‘How many times have people used a pen or paintbrush because they couldn’t pull the trigger?’ – Virginia Wolfe.
I have written elsewhere on this site in several previously published posts how, ultimately, even extremely serious and protracted trauma can lead to what is termed posttraumatic growth which involves an individual developing in ways that would not have occurred had it not been for his / her traumatic experiences.
One such positive outcome which may follow trauma is that of a transformation of the pain one has suffered into acts of creativity – three examples that spring immediately to mind are Dostoevsky’s The House Of The Dead, Frankl’s Man’s Search For Meaning and Wilde’s De Profundis.
David Aberbach, author of the highly recommended book Surviving Trauma: Loss And Literature, has made a study of the association between trauma (specifically, unresolved grief) and creativity and, in so doing, has drawn several interesting conclusions. I summarise these conclusions below :
- creativity in response to trauma provides a much-needed sense of control after the traumatic experience itself has undermined one’s sense of control.
- the distressing emotional activity can be positively channelled
- one becomes aware of qualities that exist within oneself that have been lying dormant and that would not have been revealed were it not for the traumatic catalyst.
- the trauma itself may not be fully mastered, but a sense of compensation for this can be achieved by mastering something else of significance.
- the creative work may be of great value to others – so something positive has come out of one’s negative experiences, reducing our self-destructive feelings that the time spent living through the trauma has been wasted.
STUDY OF 234 PROFESSIONAL PERFORMERS :
A longitudinal study carried out at California State University found that those who had suffered significantly traumatic childhoods were more likely than those who had experienced relatively stable childhoods to experience intensely creative impulses (as well as psychological pathologies, as firmly established by a vast array of other research, much of which is examined on this site).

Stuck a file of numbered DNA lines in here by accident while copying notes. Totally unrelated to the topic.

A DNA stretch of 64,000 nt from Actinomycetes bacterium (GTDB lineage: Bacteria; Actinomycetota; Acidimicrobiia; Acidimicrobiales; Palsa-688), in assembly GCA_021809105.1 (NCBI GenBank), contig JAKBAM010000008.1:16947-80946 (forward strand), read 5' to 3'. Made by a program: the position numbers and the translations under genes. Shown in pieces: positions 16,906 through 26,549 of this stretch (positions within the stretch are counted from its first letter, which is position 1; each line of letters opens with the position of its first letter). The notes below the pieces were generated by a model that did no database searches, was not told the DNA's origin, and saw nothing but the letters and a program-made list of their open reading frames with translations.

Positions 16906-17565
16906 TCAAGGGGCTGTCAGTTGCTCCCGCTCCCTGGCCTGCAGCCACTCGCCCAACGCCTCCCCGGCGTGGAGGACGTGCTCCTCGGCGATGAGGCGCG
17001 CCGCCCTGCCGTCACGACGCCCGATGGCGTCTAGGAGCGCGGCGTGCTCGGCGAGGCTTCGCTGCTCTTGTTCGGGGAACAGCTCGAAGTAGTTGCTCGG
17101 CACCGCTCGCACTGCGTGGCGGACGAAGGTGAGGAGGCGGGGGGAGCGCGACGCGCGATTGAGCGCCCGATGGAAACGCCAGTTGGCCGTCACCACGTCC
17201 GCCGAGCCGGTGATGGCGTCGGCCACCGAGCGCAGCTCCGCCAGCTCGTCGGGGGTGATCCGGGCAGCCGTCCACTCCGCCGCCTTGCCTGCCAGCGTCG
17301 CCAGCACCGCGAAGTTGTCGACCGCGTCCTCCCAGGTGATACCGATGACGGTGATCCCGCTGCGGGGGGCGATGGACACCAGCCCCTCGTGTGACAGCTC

The study involved 232 participants comprising :
- 20 musicians and opera singers.
- 129 dancers.
- 83 actors, directors and designers.
Using self-reports provided from the participants, the researchers found those who had suffered extremely high levels of childhood trauma were more prone to internalized shame, anxiety and fantasies.
They also found that this group of participants were more engaged with creative processes and more likely to experience feelings of inspiration.
Furthermore, these individuals were found to be particularly receptive to art in general and had a greater appreciation of the transformational power of creativity.
Based on these findings, the researchers hypothesized that the creative process may be related to an individual’s resilience in the face of adversity.
CHILDHOOD TRAUMA, THE BRAIN, DISSOCIATION AND CREATIVITY :
We have seen from numerous other articles that I have previously published on this site that those who have suffered severe and protracted childhood trauma are at risk of suffering impaired physical development of the brain in regions such as the hippocampus and the amygdala due to the excessive need to be hypervigilant (because of constant fear of a parent or primary caretaker becoming abusive – either emotionally or physically – which can lead to us becoming trapped in a perpetual state of ‘fight or flight’; this, in turn, can lead to the brain being over-exposed to adrenalin as we are growing up, which is one of the factors that cause the physical harm).